"The dream marks are all present. You should have recognized them sooner.”
- Mark Twain -

“One who can not give anything away, can not find anything either.”
- Frederich Nietzche-

Archive for March, 2016

Giza Valley Temple

Inside the Valley Temple

Inside the Valley Temple

The Giza Plateau is one of the world’s great mysteries. Of course the three large pyramids gain most of the attention, and rightfully so. And the more one studies them, the more amazing they become, beyond what is normally presented in textbooks. The next focus for tourists is the Sphinx, a marvel in itself. Yet few take the time to really examine the rest of the sites on the plateau. There are six remaining smaller pyramids (along with remnants of several others), mastaba tombs, shafts to underground chambers, temples around the pyramids, amazing shaping of granite stones, and several surprises.

For this article I want to take the reader-traveler’s attention to a place visited, but rarely lingered at. The Valley Temple. Located just in front of the Sphinx, this temples not only displays examples of amazing building practices with megalithic blocks placed in Peruvian-style jigsaw fashion, but presents some ideas of age of the Plateau.

First what is a Valley Temple? Short answer, each pyramid was linked on its eastern face (usually) by what is called a Mortuary Temple. Of course there is no proof anyone was every buried in an original Egyptian Pyramid, but it is the name for these temples. At Giza the second and third pyramid have semi-complete structures, while only the basalt floor is left at the side of the Great Pyramid. These temples were linked by a long covered causeway to a Valley Temple, which would have been connected to a boat dock to take arriving boats from the Nile River. Thus a Valley Temple was the starting off point for anyone’s journey to a pyramid in ancient times. The Valley Temple in front of the Sphinx, part of the Khafre Pyramid complex, is the most unique and complete valley temple in Egypt. Only one building in Egypt looks anything like it, the strange Oserion at Abydos. The reason the Valley Temple at Giza is so well preserved it that it was buried in sand for centuries. It is hard to know just how long it had been buried before excavations in the 1850’s when it was uncovered.  Read more…

2016 Site Activity

It has been a long while since I have posted on here. Almost three years when I check my last blog post. The time away was needed. I began back in what may be called “normal life.” Research on new topics continued, but slowly and this site had to be put aside for a while. But the time away has been useful, to just have a bit of space to look over the last 15 years and contemplate. What did I really learn? Where should this journey go to next?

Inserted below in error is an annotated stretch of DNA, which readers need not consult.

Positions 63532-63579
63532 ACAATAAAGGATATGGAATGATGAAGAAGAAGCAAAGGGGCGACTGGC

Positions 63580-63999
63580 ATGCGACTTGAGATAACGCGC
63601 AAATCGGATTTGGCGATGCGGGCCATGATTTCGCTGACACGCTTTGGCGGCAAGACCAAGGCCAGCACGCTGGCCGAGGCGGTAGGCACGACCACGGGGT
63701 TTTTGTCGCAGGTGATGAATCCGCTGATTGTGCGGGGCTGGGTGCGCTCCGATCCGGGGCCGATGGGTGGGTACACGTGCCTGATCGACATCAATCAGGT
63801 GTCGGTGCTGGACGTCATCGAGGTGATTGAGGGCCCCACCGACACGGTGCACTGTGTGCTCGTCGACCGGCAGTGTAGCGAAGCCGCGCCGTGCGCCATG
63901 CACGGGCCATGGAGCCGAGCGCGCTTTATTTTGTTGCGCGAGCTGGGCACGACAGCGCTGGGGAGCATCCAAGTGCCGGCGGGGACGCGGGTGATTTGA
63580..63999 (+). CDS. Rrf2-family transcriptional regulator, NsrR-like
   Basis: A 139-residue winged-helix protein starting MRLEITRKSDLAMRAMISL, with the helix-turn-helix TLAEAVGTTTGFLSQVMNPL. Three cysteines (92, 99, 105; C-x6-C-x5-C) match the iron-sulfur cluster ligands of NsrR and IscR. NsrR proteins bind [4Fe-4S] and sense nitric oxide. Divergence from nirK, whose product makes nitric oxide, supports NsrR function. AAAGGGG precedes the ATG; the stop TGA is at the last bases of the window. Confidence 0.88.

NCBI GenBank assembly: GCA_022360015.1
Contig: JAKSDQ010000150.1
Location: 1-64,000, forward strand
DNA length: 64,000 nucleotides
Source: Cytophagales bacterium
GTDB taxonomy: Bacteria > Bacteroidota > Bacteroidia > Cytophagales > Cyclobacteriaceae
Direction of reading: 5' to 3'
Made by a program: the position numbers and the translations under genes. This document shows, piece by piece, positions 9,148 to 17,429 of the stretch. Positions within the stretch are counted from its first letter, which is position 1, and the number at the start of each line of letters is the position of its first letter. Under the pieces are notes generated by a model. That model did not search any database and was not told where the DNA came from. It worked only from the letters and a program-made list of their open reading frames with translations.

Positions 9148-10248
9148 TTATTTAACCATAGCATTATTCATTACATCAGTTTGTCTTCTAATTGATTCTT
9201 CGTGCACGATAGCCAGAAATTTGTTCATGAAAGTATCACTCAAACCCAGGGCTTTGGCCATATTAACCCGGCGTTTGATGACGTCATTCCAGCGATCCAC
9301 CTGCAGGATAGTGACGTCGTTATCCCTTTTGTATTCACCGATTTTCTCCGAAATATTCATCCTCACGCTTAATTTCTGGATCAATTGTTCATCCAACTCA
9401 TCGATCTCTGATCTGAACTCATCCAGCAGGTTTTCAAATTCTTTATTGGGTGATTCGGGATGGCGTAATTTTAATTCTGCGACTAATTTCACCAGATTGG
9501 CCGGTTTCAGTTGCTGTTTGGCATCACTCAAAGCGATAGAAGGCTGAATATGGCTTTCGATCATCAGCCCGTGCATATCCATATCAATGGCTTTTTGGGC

So it seems that it wants to continue, and as I take my study into new areas I want to open myself again to sharing that along the way again as I work on putting together a new book. It, and the new posts on this site, will include many of my old study topics (such as Ancient Egypt, Megaliths, the illusion of reality, Hermeticism, and the search for the Self), but new areas as well (Holy Grail, Templar Knights, Cathars, the examination of earth and space).

In December I took another trip to Egypt. It had been many years since my last visit, and while some things remained the same, others had changed. Once great change was the lack of tourists. At Giza there were perhaps 20 other Western Travelers, while at Sakkara we saw only two other travelers (yes just two!), and at amazing Dashur nobody. It was saddening to know how this was affecting normal Egyptians who make their living off tourists. Of course it gave the small group who came with me a chance to experience Ancient Egypt in somewhat of silence.

But this trip was different for me as well. I had time to look at things that I normally didn’t study closely, such as the type of stone used in temple floors, the way stones were cut and placed, angles and geometry in more detail. And we were rewarded in the various pyramids with the most interesting of experiences, in the simple yet direct sort of ways. The trip was the marker to show the period of being more cave-like was ending, and returning to share my findings was re-starting.

So now that I am back at this site I will retool it a bit, and begin to add longer blog-articles rather than several smaller entries. I am preferring to write fewer but in more depth. Good to be back…hope there will be something of value in the new additions of this site for you.

Thanks goes out to my site over-seer Jason Miller, who even though not much was happening here for the last three years, still kept watch over it for me to assure it would be here when I was ready to return.

Feel free to comment, send an email, drop a suggestion or order a book. I will be getting back out to do talks again during the summer. As I get dates set up I will let you know on here as well. Correct email to reach me is now listed on the contact page.